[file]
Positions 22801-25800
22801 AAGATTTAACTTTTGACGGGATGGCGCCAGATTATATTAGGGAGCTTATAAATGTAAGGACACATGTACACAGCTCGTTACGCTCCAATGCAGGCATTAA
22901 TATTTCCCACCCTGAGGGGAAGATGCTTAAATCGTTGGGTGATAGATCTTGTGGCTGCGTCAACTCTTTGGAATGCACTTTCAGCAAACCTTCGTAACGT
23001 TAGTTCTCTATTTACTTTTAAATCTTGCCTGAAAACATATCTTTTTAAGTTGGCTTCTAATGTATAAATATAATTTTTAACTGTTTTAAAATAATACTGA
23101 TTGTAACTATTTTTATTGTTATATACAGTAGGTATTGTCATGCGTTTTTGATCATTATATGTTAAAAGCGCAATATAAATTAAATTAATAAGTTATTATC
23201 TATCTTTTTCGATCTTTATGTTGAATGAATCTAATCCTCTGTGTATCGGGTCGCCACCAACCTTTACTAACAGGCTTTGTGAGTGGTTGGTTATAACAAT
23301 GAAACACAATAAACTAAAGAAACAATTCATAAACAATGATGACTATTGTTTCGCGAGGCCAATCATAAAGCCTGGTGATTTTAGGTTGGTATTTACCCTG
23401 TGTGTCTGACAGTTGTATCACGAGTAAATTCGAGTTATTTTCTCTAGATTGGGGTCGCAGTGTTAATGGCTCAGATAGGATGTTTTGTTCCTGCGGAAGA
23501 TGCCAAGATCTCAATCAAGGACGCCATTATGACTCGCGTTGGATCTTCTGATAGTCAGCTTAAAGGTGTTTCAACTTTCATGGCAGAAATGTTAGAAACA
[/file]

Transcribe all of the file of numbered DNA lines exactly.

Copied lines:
Positions 22801-25800
22801 AAGATTTAACTTTTGACGGGATGGCGCCAGATTATATTAGGGAGCTTATAAATGTAAGGACACATGTACACAGCTCGTTACGCTCCAATGCAGGCATTAA
22901 TATTTCCCACCCTGAGGGGAAGATGCTTAAATCGTTGGGTGATAGATCTTGTGGCTGCGTCAACTCTTTGGAATGCACTTTCAGCAAACCTTCGTAACGT
23001 TAGTTCTCTATTTACTTTTAAATCTTGCCTGAAAACATATCTTTTTAAGTTGGCTTCTAATGTATAAATATAATTTTTAACTGTTTTAAAATAATACTGA
23101 TTGTAACTATTTTTATTGTTATATACAGTAGGTATTGTCATGCGTTTTTGATCATTATATGTTAAAAGCGCAATATAAATTAAATTAATAAGTTATTATC
23201 TATCTTTTTCGATCTTTATGTTGAATGAATCTAATCCTCTGTGTATCGGGTCGCCACCAACCTTTACTAACAGGCTTTGTGAGTGGTTGGTTATAACAAT
23301 GAAACACAATAAACTAAAGAAACAATTCATAAACAATGATGACTATTGTTTCGCGAGGCCAATCATAAAGCCTGGTGATTTTAGGTTGGTATTTACCCTG
23401 TGTGTCTGACAGTTGTATCACGAGTAAATTCGAGTTATTTTCTCTAGATTGGGGTCGCAGTGTTAATGGCTCAGATAGGATGTTTTGTTCCTGCGGAAGA
23501 TGCCAAGATCTCAATCAAGGACGCCATTATGACTCGCGTTGGATCTTCTGATAGTCAGCTTAAAGGTGTTTCAACTTTCATGGCAGAAATGTTAGAAACA